Let \(D_{+}^{c}\) be a compound excess risk excess measure. The minimal extension \(D^{inf}_{+}\) on \(\mathcal {M}^{1}(E)\) of \(D_{+}^{c}\) by mass transportation is given by
The fact that \(D_{+}^{inf}\) is indeed a onesided risk excess measure on the space of probability measures is given in the following proposition:
Proposition 4

If (E,≤) is a Polish space with a closed partial order, and if \(D_{+}^{c}\) is weakly lowersemicontinuous, in the sense that
$$ (X_{n},Y_{n})\stackrel{d}{\to}(X,Y)\Rightarrow D_{+}^{c}(X,Y)\le \liminf D_{+}^{c}(X_{n},Y_{n}), $$(33)then \(D^{inf}_{+}\) is a onesided risk excess measure on \((\mathcal {M}^{1}(E),\preceq _{st})\), where ≼_{ st } is the stochastic order.

If \(D_{+}^{c}(X,Y)={Ed}_{+}(X,Y)\), as in (31), for d_{+} a lower semi continuous onesided hemimetric on (E,≤), then \(D^{inf}_{+}\) is a onesided risk excess measure on \(\left (\mathcal {M}^{1}(E),\preceq _{st}\right)\).
Proof

(A1) is obvious. (A2) follows from the fact that \(D_{+}^{c}\) satisfies (A2): for X∼Q, \(0 \le D^{inf}_{+}(Q,Q)\le D^{c}_{+}(X,X)=0\). Regarding (A3): for \((\Omega,\mathcal {A},\mu)\) a nonatomic probability space and E a Polish space, any bivariate measure \(\alpha \in \mathcal {M}^{1}(E^{2})\) can be obtained as the image measure of μ by some measurable mapping, see e.g., Berkes and Philipp (1979). Therefore, for all ε>0, there exists random variables (X,Y_{1})∼α=α_{ QP }, where \(\alpha \in \mathcal {M}^{1}\left (E^{2}\right)\) has marginals Q,P and there exists random variables (Y_{2},Z)∼β=β_{ PR } with marginals P,R s.t.
$$ D_{+}^{inf}(Q,P)+\frac{\epsilon}{2}\ge D_{+}^{c}(X,Y_{1}),\quad \text{and }D_{+}^{inf}(P,R)+\frac{\epsilon}{2}\ge D_{+}^{c}(Y_{2},Z). $$By the gluing lemma, see e.g., Villani (2003) in p. 208, there exists a trivariate measure γ=γ_{ QPR } s.t. its projection on the first two marginals is α and its projection on the last two marginals is β. In addition, γ can be obtained as the image measure of μ for some measurable mapping. In other words, there exists a joint construction of a random vector \((\tilde X,\tilde Y,\tilde Z)\) on the probability space \((\Omega,\mathcal {A},\mu)\) s.t. \(\mu ^{\tilde X,\tilde Y,\tilde Z}=\gamma \) and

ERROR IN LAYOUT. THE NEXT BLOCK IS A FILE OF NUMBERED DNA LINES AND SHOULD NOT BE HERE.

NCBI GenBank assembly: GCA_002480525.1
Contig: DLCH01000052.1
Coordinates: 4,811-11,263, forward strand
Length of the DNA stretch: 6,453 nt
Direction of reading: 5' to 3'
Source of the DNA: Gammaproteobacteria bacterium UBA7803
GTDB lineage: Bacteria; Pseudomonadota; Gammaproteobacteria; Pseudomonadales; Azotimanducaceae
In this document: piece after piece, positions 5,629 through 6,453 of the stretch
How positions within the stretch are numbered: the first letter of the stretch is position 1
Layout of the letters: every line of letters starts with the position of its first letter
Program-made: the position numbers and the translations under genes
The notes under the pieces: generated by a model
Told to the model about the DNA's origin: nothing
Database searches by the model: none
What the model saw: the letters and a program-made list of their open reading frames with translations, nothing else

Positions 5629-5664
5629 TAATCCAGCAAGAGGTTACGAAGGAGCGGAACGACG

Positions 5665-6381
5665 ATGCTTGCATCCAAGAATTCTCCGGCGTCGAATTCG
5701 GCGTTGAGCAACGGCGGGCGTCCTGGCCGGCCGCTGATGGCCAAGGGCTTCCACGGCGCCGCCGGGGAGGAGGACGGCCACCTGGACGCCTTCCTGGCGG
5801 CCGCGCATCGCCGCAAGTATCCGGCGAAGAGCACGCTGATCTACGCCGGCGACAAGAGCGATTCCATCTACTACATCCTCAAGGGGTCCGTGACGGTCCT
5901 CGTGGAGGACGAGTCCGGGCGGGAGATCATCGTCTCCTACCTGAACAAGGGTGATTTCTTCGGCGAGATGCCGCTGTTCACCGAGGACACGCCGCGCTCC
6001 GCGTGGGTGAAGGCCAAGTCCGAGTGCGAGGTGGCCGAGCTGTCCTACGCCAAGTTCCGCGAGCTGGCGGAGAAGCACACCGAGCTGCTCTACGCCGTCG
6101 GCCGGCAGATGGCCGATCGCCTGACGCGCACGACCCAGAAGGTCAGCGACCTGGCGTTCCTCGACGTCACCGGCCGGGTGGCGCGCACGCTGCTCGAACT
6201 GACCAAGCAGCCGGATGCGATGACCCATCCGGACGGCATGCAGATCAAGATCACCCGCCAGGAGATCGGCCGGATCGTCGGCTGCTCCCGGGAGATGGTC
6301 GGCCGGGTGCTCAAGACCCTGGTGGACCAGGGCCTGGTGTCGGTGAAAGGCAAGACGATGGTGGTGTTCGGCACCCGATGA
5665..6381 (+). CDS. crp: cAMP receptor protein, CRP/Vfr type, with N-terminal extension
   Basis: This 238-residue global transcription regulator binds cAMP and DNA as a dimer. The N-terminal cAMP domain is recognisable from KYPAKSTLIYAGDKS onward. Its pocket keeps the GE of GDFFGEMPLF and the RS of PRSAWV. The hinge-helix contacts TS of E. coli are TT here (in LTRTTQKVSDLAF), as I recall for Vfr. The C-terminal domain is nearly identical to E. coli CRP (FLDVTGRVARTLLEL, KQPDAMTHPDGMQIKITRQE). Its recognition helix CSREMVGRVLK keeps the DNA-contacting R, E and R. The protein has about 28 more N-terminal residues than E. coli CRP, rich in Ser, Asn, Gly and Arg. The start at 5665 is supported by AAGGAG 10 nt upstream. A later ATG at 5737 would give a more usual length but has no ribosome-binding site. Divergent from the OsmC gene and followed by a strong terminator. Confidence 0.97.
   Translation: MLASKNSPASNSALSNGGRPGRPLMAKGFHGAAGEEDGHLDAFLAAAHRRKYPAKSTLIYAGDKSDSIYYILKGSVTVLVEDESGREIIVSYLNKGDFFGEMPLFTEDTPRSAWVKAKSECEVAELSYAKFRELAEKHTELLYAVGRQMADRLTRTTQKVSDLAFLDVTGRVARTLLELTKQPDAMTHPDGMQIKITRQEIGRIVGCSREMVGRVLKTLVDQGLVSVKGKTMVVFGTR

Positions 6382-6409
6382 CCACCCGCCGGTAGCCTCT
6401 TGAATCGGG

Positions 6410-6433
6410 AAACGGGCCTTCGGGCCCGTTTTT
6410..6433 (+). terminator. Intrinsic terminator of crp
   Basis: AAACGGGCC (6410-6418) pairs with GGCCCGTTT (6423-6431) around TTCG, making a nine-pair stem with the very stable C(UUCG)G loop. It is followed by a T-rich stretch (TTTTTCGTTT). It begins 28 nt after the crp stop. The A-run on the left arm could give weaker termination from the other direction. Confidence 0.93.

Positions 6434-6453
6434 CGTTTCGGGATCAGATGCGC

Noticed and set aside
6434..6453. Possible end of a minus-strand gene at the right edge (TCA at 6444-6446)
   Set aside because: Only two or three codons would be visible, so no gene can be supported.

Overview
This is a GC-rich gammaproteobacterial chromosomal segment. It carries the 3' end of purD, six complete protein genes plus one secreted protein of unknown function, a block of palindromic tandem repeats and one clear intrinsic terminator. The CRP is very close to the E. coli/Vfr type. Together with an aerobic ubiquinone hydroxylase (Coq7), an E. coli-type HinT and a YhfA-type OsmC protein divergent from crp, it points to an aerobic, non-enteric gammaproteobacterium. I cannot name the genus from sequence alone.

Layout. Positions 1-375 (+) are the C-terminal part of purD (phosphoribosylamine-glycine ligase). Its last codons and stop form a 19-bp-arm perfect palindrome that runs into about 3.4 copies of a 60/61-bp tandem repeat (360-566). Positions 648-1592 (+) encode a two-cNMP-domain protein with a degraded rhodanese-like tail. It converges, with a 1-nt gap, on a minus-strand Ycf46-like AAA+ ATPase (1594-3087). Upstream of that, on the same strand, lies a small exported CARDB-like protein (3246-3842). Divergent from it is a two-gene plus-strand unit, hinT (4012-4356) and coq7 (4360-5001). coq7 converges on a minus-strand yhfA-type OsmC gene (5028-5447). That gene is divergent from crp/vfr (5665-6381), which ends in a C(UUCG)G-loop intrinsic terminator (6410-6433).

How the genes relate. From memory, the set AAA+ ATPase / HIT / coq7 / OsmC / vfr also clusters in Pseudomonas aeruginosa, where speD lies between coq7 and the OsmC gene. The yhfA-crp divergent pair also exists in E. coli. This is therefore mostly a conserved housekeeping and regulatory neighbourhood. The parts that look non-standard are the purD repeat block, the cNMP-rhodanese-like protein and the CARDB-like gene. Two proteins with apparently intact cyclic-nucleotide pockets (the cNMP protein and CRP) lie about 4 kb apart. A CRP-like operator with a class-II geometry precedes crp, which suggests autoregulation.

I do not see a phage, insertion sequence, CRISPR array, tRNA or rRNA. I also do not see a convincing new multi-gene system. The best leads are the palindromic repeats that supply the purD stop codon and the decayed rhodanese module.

$$ D_{+}^{inf}(Q,P)+\frac{\epsilon}{2}\ge D_{+}^{c}\left(\mu^{\tilde X,\tilde Y}\right),\quad \text{and }D_{+}^{inf}(P,R)+\frac{\epsilon}{2}\ge D_{+}^{c}\left(\mu^{\tilde Y,\tilde Z}\right). $$(34)By (A3) for the compound risk excess \(D_{+}^{c}\),
$$ D_{+}^{c}\left(\mu^{\tilde X\tilde Z}\right)\le D_{+}^{c}\left(\mu^{\tilde X\tilde Y}\right)+D_{+}^{c}\left(\mu^{\tilde Y\tilde Z}\right) $$which gives with (34),
$$ D_{+}^{inf}(Q,R)\le D_{+}^{c}\left(\mu^{\tilde X\tilde Z}\right)\le D_{+}^{inf}(Q,P)+D_{+}^{inf}(P,R)+ \epsilon. $$Letting ε↓0 gives (A3) for \(D_{+}^{inf}\).
For the onesidedness property (A4), if \(D^{inf}_{+}(Q,P)=0\), then there exists a sequence (X_{ n },Y_{ n }) of random variables on \((\Omega,\mathcal {A}, \mu)\), all with fixed marginals Q,P, s.t. \(D_{+}^{c}(X_{n}, Y_{n})\to 0\). Since \(\mathcal {M}^{1}(Q,P)\) the set of probability measures on E×E with marginals Q,P is weakly compact in \(\mathcal {M}^{1}\left (E^{2}\right)\), one can extract a subsequence n^{′} s.t. \(\phantom {\dot {i}\!}(X_{n'},Y_{n'})\stackrel {d}{\to }(X,Y)\) for some (X,Y) with marginals Q,P. By the assumption on \(D_{+}^{c}\),
$$ D_{+}^{c}(X,Y) \le \liminf D_{+}^{c}(X_{n},Y_{n})=0 $$which entails X≤Y, μa.s. by (A4’). The latter is equivalent to Q≼_{ st }P by Strassen theorem (see Theorem 1.18 in Rüschendorf (2013)). The converse is obvious.

If (X_{ n },Y_{ n })→d(X,Y), by Skorohod’s representation theorem, there exists \((\tilde X_{n},\tilde Y_{n})\stackrel {a.s.}{\to }(\tilde X,\tilde Y)\), with \((\tilde X_{n},\tilde Y_{n})\stackrel {d}{=}(X_{n}, Y_{n})\), \((\tilde X,\tilde Y)\stackrel {d}{=}(X, Y)\). Therefore, lower semicontinuity of d_{+} and Fatou’s lemma entails,